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. Last Updated: 07/27/2016

China Considers Russian Missile

ReutersSoldiers guarding a Chinese-made F-7 fighter at an air base in Tianjin, southern China.
BEIJING -- China may well have tested Russian AA-12 missiles, but these have long been expected as part of a package of Su-30 fighter jets and are unlikely to accelerate an arms race with Taiwan, defense analysts said Thursday.

While they would enhance China's dogfighting ability, Taiwan would maintain air superiority for the next few years as it already had indigenous and French air-to-air missiles and more than twice as many modern fighters as the mainland.

But hawks in Washington and Taipei, fearful of losing that edge, are using the reported missile test to press the U.S. government to deliver AM-120 AMRAAM missiles bought by Taiwan but stored in the United States for fear of sparking an arms race.

"Every China-watching analyst around knew three years ago in 1999 that the Russians had agreed to sell China a wide range of advanced missiles as part of the Su-30 deal, and that included the AA-12," said Robert Karniol, Asia-Pacific editor of Jane's Defense Weekly.

"That they've received the AA-12 and tested them is interesting but it's essentially a two-sentence footnote, not front-page news."

Jane's Defense Weekly reported in 2000 that China was about to take delivery of the first AA-12 "Adder" missiles.

Diplomats in Beijing said they had known for some time China bought the AA-12 to deploy on at least 38 Su-30s sold by Russia and were not surprised at reports it had been tested.

China and Taiwan have long been engaged in an arms race, with the mainland building up its capacity to launch an invasion of the island while Taipei buys advanced weaponry, mainly from the United States, to maintain its self-rule.

China regards Taiwan as a breakaway province that must be reunited with the mainland, by force if necessary, but defense analysts say Beijing will not have the air or amphibious capability to take the island until 2005 at the earliest.

The Washington Times reported last month that two of China's Su-30s had test-fired the AA-12. The Pentagon responded by saying it was reviewing when it might release the AIM-120 to Taiwan.

On Wednesday, Raytheon Co., which is assembling the AIM-120, said it would complete delivery of Taiwan's order by autumn 2003.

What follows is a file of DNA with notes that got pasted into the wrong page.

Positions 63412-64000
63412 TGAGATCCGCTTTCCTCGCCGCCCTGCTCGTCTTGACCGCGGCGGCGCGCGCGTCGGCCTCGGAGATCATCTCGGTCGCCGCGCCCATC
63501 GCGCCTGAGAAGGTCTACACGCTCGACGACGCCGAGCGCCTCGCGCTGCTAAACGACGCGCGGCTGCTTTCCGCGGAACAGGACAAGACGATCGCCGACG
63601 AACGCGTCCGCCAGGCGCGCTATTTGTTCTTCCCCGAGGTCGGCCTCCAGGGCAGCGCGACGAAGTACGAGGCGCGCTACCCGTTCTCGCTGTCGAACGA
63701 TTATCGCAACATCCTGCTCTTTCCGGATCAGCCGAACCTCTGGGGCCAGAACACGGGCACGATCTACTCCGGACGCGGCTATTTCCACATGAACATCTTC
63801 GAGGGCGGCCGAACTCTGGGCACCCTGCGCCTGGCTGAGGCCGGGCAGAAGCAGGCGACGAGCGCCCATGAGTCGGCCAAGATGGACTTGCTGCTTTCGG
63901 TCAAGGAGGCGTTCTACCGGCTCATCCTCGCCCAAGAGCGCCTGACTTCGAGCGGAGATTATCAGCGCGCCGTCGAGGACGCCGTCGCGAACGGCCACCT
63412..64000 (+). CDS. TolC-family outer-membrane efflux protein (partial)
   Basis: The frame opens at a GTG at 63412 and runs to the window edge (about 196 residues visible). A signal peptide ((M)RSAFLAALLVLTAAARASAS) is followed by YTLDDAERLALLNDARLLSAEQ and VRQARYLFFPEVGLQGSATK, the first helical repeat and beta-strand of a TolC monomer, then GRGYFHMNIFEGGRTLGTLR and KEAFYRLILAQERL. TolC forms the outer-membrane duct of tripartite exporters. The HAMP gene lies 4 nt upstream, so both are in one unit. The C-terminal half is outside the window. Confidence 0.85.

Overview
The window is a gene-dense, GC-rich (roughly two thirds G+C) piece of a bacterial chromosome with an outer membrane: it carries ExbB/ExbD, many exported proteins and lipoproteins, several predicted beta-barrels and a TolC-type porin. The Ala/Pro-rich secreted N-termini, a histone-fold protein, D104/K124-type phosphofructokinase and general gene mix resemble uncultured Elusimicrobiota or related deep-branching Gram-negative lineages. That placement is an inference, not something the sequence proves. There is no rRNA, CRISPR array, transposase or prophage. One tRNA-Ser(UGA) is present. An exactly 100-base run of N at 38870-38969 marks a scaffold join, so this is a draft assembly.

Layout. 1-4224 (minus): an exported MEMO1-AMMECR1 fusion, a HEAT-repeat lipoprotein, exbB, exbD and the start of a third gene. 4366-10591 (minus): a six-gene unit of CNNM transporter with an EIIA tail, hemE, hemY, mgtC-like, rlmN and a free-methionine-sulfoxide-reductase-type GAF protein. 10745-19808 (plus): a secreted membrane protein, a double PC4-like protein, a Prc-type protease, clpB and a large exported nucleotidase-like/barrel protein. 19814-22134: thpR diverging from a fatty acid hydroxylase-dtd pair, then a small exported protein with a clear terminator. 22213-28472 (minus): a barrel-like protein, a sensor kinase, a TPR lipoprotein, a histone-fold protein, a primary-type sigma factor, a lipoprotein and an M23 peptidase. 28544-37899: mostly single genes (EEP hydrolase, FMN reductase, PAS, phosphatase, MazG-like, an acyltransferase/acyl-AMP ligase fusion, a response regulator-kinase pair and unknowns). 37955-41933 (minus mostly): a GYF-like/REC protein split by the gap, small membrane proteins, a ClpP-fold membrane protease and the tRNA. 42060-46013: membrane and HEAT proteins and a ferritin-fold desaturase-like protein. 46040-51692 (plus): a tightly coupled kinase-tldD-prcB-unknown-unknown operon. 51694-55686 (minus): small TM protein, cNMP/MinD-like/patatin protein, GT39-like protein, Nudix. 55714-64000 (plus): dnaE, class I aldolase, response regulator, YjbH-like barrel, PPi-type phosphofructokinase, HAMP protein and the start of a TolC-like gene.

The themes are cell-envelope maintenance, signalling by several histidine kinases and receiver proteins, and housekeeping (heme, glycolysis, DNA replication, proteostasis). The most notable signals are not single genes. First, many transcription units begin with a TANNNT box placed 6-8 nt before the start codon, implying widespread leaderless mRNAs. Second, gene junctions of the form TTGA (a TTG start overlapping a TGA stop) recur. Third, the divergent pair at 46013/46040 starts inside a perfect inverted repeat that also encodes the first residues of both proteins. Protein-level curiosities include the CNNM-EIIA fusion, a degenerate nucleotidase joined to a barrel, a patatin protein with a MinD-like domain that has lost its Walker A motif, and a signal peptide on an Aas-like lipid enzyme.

"This is where the Washington politics comes in," Karniol said. "That's the whole point of the leak, to put pressure on the administration to release the AIM-120."

China has not confirmed the missile test.

Han Guan / AP

Chinese soldiers lifting themselves over the side of a truck during recent exercises.
Chinese air force commander Wang Wei said Wednesday the AA-12 was designed to be deployed on Su-27s and Su-30s, but he did not know whether China had tested or deployed the missile.

"If we have this kind of missile it will help us to achieve air superiority in battle," he said during a rare tour of Chinese military bases by foreign reporters.

China has about 4,000 fighters but the majority are obsolete models based on 1950s and 1960s technology. Its only modern fighters are about 80 Su-27 and 20 Su-30 fighters, defense analysts say.

By comparison, three-quarters of Taiwan's 400-plus fighters are up-to-date, including 150 U.S. F-16s, 60 French Mirage 2000-5s and 130 Indigenous Defense Fighters, they say.

The Mirages are equipped with MICA II air-to-air missiles, also purchased from France, while the IDFs are armed with Taiwan's indigenous Sky Sword I and II air-to-air missiles.

The United States agreed to sell Taiwan AIM-120s for its F-16s on condition they would not be delivered until China received the AA-12, defense analysts said.

"It's very political," said a top Asian defense analyst, who declined to be identified. "For the Taiwanese and the Americans, in terms of the Taiwan issue, they're concerned with the air dimension of the balance of power."

"That's where the Taiwanese have always held a significant edge. As the Chinese are able to erode this capability, this makes the balance of power across the Taiwan Strait more favorable to the Chinese."

But the perception that China had gained a new capability that Taiwan did not have was wrong, defense analysts said.

"It's not a matter of China getting some advanced kit and Taiwan being desperate to match it," said Karniol. "It's the other way round. Taiwan already had this capability. China is seeking to match it."

China and Russia will hold small-scale joint military exercises in August near their extensive border, China's Foreign Ministry said Thursday.

The exercises, to test communications, were part of a 1994 agreement on the prevention of "dangerous military activities," said spokesman Liu Jianchao. "The goal of these exercises is to test the reliability of communications as stipulated in the agreement," he said.

Liu said the exercises were not aimed at any third country, despite reports in foreign media they were.